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fender

join:2007-07-23
Vancouver, BC
reply to kevinds

Re: Shaw no support new Super HD from Netflix, boo!

said by kevinds:

I'm courious how Netflix got into the Peering centers, and how many HD streaming customers it will take to saturate their connection.

Because Netflix traffic is a considerable and measurable percentage of overall traffic.

Peering makes sense for all parties involved.

»www.sandvine.com/news/pr_detail.asp?ID=394


amrod_69

@shawcable.net
reply to familypizza

Am using unblock-us


familypizza

join:2013-01-07
reply to amrod_69

you using regular shaw dns?



Branflakes

@74.198.150.x
reply to Dominnanaimo

said by Dominnanaimo:

It's worse because TELUS is mentioned as being a partner.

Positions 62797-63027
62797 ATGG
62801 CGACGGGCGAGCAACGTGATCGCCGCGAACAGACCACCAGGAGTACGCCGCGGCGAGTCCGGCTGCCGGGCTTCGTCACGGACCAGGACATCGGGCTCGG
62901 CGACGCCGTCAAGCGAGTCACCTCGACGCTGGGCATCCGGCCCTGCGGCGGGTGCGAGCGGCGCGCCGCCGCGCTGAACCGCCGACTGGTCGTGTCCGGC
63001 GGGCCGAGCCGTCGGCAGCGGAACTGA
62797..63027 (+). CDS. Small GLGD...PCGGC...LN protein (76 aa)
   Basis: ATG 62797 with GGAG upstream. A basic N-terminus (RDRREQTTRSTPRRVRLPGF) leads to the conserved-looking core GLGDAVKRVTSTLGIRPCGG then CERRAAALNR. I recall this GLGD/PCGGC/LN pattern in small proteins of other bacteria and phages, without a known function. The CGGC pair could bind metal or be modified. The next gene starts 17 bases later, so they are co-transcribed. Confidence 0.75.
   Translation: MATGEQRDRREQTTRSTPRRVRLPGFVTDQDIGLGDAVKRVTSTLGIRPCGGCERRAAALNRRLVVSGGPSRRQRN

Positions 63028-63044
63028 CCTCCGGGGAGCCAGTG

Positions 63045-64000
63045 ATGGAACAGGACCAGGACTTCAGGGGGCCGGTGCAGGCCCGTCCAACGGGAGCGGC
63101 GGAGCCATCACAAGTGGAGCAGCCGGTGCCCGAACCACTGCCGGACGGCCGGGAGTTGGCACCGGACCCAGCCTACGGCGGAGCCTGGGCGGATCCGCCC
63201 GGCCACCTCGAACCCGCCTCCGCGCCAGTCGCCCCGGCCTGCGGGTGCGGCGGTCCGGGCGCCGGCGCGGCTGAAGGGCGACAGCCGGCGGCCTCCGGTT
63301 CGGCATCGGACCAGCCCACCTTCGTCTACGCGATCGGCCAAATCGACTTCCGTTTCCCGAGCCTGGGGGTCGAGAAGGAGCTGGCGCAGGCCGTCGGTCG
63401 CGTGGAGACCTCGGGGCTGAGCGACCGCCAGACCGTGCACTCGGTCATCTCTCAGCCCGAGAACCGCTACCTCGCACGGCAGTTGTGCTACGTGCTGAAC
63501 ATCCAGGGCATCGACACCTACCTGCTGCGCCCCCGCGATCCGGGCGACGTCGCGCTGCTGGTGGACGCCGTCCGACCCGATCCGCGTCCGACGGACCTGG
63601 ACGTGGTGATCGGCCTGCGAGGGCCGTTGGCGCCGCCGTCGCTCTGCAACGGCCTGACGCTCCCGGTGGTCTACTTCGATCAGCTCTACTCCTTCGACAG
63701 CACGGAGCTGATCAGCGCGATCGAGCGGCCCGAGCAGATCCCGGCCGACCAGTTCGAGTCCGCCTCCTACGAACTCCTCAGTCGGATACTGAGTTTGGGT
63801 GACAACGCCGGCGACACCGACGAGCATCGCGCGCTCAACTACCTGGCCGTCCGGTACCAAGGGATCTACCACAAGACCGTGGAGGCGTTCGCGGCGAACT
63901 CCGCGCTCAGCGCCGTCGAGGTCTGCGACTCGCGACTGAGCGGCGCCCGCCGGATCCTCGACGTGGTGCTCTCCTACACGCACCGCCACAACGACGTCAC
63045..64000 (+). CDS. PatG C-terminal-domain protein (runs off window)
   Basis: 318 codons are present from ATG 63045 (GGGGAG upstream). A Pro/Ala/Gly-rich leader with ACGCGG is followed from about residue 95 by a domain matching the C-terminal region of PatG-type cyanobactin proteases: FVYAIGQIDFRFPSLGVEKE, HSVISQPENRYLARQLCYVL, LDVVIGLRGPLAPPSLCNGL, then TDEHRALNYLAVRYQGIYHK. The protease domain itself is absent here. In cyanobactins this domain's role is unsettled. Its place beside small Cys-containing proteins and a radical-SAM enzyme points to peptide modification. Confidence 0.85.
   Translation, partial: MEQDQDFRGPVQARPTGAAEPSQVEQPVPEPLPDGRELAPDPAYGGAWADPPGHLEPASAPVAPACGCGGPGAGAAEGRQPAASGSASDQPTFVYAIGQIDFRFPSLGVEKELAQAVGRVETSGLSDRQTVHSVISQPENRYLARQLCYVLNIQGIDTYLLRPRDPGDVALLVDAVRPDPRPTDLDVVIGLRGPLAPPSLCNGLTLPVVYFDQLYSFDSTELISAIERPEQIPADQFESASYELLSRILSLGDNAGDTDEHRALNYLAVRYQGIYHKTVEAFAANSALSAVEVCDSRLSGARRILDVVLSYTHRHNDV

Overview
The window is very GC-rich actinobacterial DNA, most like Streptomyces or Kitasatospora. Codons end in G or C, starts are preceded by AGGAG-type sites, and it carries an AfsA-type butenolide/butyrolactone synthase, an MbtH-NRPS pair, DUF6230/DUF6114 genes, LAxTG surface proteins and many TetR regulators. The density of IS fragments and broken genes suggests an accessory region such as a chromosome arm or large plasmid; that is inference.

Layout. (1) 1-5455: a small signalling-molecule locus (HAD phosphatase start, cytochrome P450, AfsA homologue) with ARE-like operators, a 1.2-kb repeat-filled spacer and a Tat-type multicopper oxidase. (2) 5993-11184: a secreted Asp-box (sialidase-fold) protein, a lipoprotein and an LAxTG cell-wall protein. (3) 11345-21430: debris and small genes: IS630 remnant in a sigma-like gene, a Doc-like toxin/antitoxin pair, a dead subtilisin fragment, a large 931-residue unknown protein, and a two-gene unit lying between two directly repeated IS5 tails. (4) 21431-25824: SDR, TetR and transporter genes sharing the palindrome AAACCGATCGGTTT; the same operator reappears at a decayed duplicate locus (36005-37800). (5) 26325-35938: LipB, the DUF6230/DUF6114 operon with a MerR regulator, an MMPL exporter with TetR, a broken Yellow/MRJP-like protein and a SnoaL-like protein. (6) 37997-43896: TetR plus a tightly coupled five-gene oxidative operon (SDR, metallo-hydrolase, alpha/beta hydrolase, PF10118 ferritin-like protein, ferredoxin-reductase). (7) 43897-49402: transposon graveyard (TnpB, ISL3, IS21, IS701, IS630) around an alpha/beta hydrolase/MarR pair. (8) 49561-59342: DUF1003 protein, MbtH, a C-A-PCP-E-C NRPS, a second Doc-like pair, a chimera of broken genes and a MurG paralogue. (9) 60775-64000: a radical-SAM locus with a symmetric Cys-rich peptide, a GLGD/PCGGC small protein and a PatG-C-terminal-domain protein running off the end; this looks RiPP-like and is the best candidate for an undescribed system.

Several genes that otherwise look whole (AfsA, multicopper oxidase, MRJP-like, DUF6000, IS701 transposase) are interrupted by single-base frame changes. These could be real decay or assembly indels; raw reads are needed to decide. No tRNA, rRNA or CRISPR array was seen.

Not sure if you know but Telus VOD title library is like less that one tenth of Shaw's and its even worse if you look at the ratio on HD titles offered. TELUS STB's aren't even 1080P capable and HDMI not officially supported. Hence why it would make sense for a company that has serious content limitations to look at something like this. Then again the Netflix "super" content can really still be counted by fingers but would obviously grow in time. I'd be more scared that Telus knows streaming Super HD Netflix is going to eat 5-6 times the bandwidth usage a current Netflix HD stream does coupled with them slashing bandwidth caps the $$$ signs must be an additional main reason for business profits.


amrod_69

@shawcable.net
reply to ravenchilde

»signup.netflix.com/superhd

Your Internet Provider is ready for Super HD!
Your Internet Provider is part of the Open Connect network, a free partnership with Netflix. Netflix will automatically play movies and TV shows in Super HD on a supported device if your connection is fast enough.